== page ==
Theaetetus of Athens (/ˌθɪˈttəs/; Greek: Θεαίτητος Theaítētos; c. 417 – c. 369 BCE),[1] possibly the son of Euphronius of the Athenian deme Sunium, was a Greek mathematician. His principal contributions were on irrational lengths, which was included in Book X of Euclid's Elements and proving that there are precisely five regular convex polyhedra.[2] A friend of Socrates and Plato, he is the central character in Plato's eponymous Socratic dialogue.[3]

Theaetetus, like Plato, was a student of the Greek mathematician Theodorus of Cyrene. Cyrene was a prosperous Greek colony on the coast of North Africa, in what is now Libya, on the eastern end of the Gulf of Sidra. Theodorus had explored the theory of incommensurable quantities, and Theaetetus continued those studies with great enthusiasm; specifically, he classified various forms of irrational numbers according to the way they are expressed as square roots. This theory is presented in great detail in Book X of Euclid's Elements.

Theaetetus was one of the few Greek mathematicians who was actually a native of Athens. Most Greek mathematicians of antiquity came from the numerous Greek cities scattered around the Ionian coast, the Black Sea and the whole Mediterranean basin.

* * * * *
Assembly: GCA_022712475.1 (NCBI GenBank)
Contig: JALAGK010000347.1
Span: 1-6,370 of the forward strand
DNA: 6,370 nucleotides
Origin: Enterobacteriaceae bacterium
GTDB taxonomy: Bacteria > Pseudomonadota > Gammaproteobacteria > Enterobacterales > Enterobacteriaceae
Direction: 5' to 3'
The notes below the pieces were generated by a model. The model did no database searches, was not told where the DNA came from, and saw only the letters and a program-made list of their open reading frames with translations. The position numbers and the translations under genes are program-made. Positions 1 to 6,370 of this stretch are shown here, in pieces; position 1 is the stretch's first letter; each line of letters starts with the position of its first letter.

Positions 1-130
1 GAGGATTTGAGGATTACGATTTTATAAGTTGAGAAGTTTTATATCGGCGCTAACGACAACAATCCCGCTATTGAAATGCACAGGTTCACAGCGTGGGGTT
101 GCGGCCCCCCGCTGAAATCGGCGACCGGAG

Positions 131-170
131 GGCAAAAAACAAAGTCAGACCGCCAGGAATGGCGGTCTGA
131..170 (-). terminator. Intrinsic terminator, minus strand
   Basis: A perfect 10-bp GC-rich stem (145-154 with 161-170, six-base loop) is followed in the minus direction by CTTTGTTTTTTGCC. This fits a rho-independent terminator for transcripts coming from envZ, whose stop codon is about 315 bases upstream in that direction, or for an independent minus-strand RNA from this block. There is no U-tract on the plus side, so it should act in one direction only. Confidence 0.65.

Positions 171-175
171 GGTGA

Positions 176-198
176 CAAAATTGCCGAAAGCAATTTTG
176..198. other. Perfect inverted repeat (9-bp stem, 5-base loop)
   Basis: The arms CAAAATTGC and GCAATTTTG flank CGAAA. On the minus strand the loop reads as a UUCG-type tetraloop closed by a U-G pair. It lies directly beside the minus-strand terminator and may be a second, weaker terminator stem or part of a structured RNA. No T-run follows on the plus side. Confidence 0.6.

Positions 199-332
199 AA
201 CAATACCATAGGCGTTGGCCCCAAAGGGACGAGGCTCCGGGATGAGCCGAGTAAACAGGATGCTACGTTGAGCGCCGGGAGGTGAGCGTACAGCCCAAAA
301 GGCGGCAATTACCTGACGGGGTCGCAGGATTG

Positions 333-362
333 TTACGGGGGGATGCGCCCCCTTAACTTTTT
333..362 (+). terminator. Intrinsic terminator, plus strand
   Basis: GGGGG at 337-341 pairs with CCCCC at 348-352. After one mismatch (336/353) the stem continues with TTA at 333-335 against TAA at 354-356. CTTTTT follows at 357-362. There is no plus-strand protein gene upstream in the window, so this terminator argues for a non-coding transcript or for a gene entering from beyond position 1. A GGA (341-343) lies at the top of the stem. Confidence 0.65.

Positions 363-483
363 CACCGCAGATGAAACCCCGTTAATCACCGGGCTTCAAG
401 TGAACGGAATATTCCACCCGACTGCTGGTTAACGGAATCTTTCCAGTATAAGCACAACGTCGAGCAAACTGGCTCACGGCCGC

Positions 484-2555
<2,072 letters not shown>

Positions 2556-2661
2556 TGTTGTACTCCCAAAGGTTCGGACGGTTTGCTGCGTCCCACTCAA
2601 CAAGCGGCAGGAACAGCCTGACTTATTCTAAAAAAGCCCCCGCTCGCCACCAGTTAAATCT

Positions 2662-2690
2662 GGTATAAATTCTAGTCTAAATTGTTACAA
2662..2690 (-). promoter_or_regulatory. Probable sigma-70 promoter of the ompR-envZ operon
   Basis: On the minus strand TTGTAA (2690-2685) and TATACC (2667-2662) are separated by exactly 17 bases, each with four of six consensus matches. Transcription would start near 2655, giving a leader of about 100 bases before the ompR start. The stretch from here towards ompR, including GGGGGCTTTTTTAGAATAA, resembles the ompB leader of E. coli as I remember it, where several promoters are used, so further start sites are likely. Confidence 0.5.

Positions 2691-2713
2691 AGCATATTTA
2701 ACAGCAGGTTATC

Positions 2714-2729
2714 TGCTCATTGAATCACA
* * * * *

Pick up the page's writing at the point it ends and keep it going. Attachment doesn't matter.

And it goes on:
He evidently resembled Socrates in the snubness of his nose and bulging of his eyes. This and most of what is known of him comes from Plato, who named a dialogue after him, the Theaetetus. He apparently died from wounds and dysentery on his way home after fighting in an Athenian battle at Corinth, now presumed to have occurred in 369 BC; some scholars argue alternately for 391 BC as his date of death, the date of an earlier battle at Corinth.[4]

The crater Theaetetus on the Moon is named after him.

See also

References

  1. ^ Boyer, Carl B. (1968). A History of Mathematics. New York, United States: John Wiley & Sons. p. 93.
    While 369 BC is commonly suggested as Theaetetus' year of death, Holger Thesleff disputes it:

    Thesleff, Holger (1989). "Platonic Chronology". Phronesis. 34 (1): 1–26. doi:10.1163/156852889X00017. p. 18, footnote 67: I find it essential to note that the historians of mathematics who take for granted that Theaitetos was still active in the 370s must be wrong. He made some important discoveries as a young man, and Plato and his friends were deeply impressed by this. But he is likely to have died in 390 B.C., and not likely to have written anything. When Plato wrote his first draft of the dialogue, presumably in the 370s, he saw this friend of his youth from an idealizing perspective, somewhat in the way he remembered his uncle Charmides.

  2. ^ Greek Geometry from Thales to Euclid by George Johnston Allman (Hodges, Figgis, & Company, 1889, p. 206).
  3. ^ Plato, Theaetetus.
  4. ^ Debra Nails, The People of Plato. Indianapolis: Hackett Publishing, 2002; pp. 275–278